• Needs: basic, nondiscretionary living expenses that must be met under all circumstances. This usually includes items such as food, shelter, utilities, clothing, taxes, medications, and similar types of expenses.
• Wants: these are “nice to have” expenditures beyond basic needs. These types of expenses define a desired lifestyle and can include items such as new cars, vacations, or a second home.
• Wishes: these are longer term aspirations such as leaving a legacy for your grandchildren or a bequest to your favorite charity.
You’ll then want to consider the predictable sources of income you expect to receive to help meet your essential, non-negotiable needs. These may include Social Security income, your employer’s pension, or in some cases, rental income. By matching retirement income needs with predictable sources of income, you’re putting yourself on the right path to pursuing your vision of retirement.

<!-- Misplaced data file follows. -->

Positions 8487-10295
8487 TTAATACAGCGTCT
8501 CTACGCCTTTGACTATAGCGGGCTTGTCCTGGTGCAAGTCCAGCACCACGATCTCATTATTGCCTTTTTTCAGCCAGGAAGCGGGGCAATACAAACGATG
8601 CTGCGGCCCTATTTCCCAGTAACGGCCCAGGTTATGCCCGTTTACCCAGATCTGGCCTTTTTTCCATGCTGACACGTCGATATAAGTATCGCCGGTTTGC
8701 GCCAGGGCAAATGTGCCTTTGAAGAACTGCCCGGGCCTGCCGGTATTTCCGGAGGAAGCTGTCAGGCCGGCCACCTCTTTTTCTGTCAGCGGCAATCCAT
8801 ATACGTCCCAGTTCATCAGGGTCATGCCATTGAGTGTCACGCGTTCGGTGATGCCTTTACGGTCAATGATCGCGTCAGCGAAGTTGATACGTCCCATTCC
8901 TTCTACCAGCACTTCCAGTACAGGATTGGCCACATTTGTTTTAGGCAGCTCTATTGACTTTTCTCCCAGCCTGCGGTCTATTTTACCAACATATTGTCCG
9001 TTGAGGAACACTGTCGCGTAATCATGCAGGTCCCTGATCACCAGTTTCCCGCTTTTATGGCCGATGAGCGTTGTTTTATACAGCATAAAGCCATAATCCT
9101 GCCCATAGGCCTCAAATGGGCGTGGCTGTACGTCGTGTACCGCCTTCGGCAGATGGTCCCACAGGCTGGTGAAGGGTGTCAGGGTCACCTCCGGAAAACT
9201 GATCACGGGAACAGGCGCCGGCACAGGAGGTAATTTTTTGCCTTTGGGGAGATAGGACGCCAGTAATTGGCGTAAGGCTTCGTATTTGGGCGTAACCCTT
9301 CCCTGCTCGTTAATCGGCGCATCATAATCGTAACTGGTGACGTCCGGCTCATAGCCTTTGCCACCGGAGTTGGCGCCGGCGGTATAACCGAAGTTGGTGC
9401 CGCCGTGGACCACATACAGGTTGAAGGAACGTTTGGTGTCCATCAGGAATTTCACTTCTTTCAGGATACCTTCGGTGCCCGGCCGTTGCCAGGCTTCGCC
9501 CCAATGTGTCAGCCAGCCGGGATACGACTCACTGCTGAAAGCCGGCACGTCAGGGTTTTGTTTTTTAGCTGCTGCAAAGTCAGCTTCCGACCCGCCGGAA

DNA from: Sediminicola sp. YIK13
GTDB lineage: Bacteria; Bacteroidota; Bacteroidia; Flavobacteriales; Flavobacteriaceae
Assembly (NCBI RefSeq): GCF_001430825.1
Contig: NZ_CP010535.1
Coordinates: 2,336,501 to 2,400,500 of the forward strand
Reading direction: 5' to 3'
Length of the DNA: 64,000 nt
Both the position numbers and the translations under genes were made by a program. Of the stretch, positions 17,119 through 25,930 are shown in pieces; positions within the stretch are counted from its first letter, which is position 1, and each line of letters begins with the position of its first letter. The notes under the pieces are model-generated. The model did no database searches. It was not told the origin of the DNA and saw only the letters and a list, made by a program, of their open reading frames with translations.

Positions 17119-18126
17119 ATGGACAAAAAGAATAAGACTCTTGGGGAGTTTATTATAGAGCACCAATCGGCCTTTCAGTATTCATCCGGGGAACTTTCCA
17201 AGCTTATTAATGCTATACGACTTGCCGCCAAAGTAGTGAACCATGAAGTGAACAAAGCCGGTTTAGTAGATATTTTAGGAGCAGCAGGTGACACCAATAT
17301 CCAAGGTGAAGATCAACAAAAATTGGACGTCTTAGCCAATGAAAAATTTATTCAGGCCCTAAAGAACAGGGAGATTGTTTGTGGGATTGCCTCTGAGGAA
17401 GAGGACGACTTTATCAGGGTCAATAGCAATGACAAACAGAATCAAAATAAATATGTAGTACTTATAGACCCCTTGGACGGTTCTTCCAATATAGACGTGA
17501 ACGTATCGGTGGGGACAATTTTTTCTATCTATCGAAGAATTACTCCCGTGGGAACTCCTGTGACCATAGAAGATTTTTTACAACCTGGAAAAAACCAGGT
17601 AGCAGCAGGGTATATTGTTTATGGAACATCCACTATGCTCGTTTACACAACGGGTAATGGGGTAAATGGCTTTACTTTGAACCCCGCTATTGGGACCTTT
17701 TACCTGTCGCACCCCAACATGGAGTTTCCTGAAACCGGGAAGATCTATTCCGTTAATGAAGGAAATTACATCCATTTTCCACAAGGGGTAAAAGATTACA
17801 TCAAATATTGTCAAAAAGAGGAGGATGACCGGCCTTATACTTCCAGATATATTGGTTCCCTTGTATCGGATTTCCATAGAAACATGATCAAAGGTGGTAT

Minimizing risk, maintaining growth potentialIt’s common to become more risk averse toward investing as you get older—particularly after weathering a period of financial turmoil such as the 2008 financial crisis. It’s natural to want to shift into less risky assets such as bonds and cash. However, today’s annuities can offer upside potential through diversified portfolios, while also carrying the downside income protection that traditional investments may not provide.Converting a portion of your retirement assets into a guaranteed income stream via an annuity may, in combination with other reliable income sources, help assure that your basic, nondiscretionary spending needs will be covered. You can then have the ability to invest your remaining assets in other strategies designed to help provide growth and cash flows for “wants” and “wishes.”But what type of annuity should you choose? Let’s review some of the basics of annuities and then look at a few of the most popular living benefit annuity riders that can help make planning for your retirement income more predictable.